For someone like the Donald, it’s hard to know if he ever does anything sincerely, unless sincerity is what is needed for self aggrandizement.  If this is an honest list I think the most noteworthy thing is that all the songs attempt to express an emotion.  For someone who seems robotic and alien, it puts a human touch on Trump.  You’d think he’d listen to John Cage experimental music or to white noise, but to him it would sound like the Beatles.

Bill O'Reilly

Bill will get you the O, with apparently less

Bill O’Reilly

Bill in contrast to Donald we can say with confidence is a terrestrial human being.  Most of his choices are feel good and upbeat, with the exception of the Elvis song, though it’s not like Kentucky Rain is Seasons In The Sun.  I’m thinking he arrived at this by figuring out what he bumps on his ear buds after hitting the sack drunk on a Saturday while his producer – I mean wife – sleeps next to him.


Guess what I’m gonna do with this finger?

Glenn Beck

Not that I particularly enjoy his picks, but Beck clearly is the biggest music fan of the bunch.  His list is entirely contemporary which might indicate he believes music is getting better as time goes by and that possibly if he were asked in ten years what his favorite tracks are they could be all different.  I think the exclusion of a single song from his youth indicates a bit of fraud however.  Even Trump included a song from the 60’s, which I guess is the farthest back he’s comfortable with being nostalgic, probably because he was still a relative peon then.

What does it all mean?

It certainly is a tad ironic Lady Gaga would show up on these guys’ lists. It’s almost like if Ted Nugent showed up on Rachel Maddow’s list.  I think they genuinely like the songs, but I believe there is a psychological explanation.

The brain can connect the senses with a memory that coincides with when the song was heard.  This can produce vivid memories and intense feelings associated with the song.  It’s why whenever I hear Girls, Girls, Girls by Motley Crue I’m transported in my mind to a random strip club.  I believe all these men use Lady Gaga in the same way, to conjure up a pleasant memory.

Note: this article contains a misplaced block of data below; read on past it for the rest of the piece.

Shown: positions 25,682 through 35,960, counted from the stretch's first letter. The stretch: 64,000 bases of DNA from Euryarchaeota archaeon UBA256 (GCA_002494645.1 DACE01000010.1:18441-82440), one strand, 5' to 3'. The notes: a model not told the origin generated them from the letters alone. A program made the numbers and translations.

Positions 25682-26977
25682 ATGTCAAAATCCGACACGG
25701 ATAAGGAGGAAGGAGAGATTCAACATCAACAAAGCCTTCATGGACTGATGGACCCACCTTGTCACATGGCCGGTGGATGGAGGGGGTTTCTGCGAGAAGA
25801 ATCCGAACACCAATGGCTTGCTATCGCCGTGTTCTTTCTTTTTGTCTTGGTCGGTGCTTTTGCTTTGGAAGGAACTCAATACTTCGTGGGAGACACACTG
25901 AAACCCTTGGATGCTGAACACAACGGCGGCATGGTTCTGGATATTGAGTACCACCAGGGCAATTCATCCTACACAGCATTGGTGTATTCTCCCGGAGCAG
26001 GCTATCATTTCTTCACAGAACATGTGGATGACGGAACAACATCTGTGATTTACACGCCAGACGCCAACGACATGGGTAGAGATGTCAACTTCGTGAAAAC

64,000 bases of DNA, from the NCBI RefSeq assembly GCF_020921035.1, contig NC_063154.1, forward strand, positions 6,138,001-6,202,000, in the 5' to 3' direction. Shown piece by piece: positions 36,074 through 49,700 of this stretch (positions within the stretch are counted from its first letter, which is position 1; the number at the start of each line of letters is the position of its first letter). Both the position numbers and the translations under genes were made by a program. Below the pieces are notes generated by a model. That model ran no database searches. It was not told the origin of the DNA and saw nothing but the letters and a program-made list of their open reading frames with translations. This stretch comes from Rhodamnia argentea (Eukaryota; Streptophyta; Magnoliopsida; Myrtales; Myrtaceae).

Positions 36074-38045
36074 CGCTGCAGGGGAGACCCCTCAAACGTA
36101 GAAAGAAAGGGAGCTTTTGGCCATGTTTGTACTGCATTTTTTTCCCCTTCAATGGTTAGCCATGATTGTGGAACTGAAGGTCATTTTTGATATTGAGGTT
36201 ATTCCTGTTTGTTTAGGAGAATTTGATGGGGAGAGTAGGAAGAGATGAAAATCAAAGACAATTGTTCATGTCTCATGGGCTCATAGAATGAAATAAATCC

They say men are only as faithful as their options, and these guys have a lot of options.  For one they are filthy rich and two they are famous and work in entertainment.  Those two qualities ensure these men’s options will be as prolific as spheres in a ball pit – worldwide day or night; a gold digger can smell money on other planets.

My theory is that Lady Gaga is the favorite artist of these men’s side pieces, aka goomars aka mistresses and as a result they associate Lady Gaga with being knee deep in a 23 year old that without the money and fame would feel awkward shaking hands with them.  Every time they hear these Lady Gaga songs, in their mind they are laying pipe in an exclusive neighborhood when under normal circumstances they would be on Tinder with their college photo talking about their great personality.  Or chilling with wifey, assuming they’d still be married.  Keep in mind the subjects we’re dealing with.

Of course that’s just conjecture as I’m not a mind reader (and I don’t need another day in court).  Occam’s Razor would tell us that removing all assumptions we should take them at their word though that is technically assuming they were being forthright about their favorite songs.  I don’t trust a razor I can’t shave with anyway.

In all fairness these guys distort the truth to millions to the tune (wink) of millions every day for self enrichment and involuntary notoriety interpreted as sanctimony to some, verity to others.  What’s a little marital infidelity in comparison?